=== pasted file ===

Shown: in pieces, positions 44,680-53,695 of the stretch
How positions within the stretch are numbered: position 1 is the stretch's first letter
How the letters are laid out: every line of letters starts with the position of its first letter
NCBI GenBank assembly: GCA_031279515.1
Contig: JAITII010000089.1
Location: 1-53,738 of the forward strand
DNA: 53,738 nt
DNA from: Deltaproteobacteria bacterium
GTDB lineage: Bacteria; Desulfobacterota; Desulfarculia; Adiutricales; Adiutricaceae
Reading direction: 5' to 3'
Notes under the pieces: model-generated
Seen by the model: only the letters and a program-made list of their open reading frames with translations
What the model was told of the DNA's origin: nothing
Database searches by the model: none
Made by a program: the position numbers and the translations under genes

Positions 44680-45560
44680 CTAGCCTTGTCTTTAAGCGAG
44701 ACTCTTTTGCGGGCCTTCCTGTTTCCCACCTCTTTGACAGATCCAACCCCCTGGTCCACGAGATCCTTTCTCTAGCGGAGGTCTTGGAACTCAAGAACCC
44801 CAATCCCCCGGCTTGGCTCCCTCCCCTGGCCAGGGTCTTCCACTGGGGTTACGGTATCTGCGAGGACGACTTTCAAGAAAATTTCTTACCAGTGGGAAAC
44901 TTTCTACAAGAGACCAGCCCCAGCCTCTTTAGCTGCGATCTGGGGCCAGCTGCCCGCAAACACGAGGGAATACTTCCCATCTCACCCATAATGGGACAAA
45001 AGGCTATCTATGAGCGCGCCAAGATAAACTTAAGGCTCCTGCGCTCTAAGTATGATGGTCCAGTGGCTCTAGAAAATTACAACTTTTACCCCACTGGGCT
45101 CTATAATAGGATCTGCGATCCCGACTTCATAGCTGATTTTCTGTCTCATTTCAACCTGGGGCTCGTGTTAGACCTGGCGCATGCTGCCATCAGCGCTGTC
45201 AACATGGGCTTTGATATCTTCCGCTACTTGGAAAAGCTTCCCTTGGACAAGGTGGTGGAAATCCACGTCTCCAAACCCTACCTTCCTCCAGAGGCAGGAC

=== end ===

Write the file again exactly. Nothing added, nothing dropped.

Shown: in pieces, positions 44,680-53,695 of the stretch
How positions within the stretch are numbered: position 1 is the stretch's first letter
How the letters are laid out: every line of letters starts with the position of its first letter
NCBI GenBank assembly: GCA_031279515.1
Contig: JAITII010000089.1
Location: 1-53,738 of the forward strand
DNA: 53,738 nt
DNA from: Deltaproteobacteria bacterium
GTDB lineage: Bacteria; Desulfobacterota; Desulfarculia; Adiutricales; Adiutricaceae
Reading direction: 5' to 3'
Notes under the pieces: model-generated
Seen by the model: only the letters and a program-made list of their open reading frames with translations
What the model was told of the DNA's origin: nothing
Database searches by the model: none
Made by a program: the position numbers and the translations under genes

Positions 44680-45560
44680 CTAGCCTTGTCTTTAAGCGAG
44701 ACTCTTTTGCGGGCCTTCCTGTTTCCCACCTCTTTGACAGATCCAACCCCCTGGTCCACGAGATCCTTTCTCTAGCGGAGGTCTTGGAACTCAAGAACCC
44801 CAATCCCCCGGCTTGGCTCCCTCCCCTGGCCAGGGTCTTCCACTGGGGTTACGGTATCTGCGAGGACGACTTTCAAGAAAATTTCTTACCAGTGGGAAAC
44901 TTTCTACAAGAGACCAGCCCCAGCCTCTTTAGCTGCGATCTGGGGCCAGCTGCCCGCAAACACGAGGGAATACTTCCCATCTCACCCATAATGGGACAAA
45001 AGGCTATCTATGAGCGCGCCAAGATAAACTTAAGGCTCCTGCGCTCTAAGTATGATGGTCCAGTGGCTCTAGAAAATTACAACTTTTACCCCACTGGGCT
45101 CTATAATAGGATCTGCGATCCCGACTTCATAGCTGATTTTCTGTCTCATTTCAACCTGGGGCTCGTGTTAGACCTGGCGCATGCTGCCATCAGCGCTGTC
45201 AACATGGGCTTTGATATCTTCCGCTACTTGGAAAAGCTTCCCTTGGACAAGGTGGTGGAAATCCACGTCTCCAAACCCTACCTTCCTCCAGAGGCAGGAC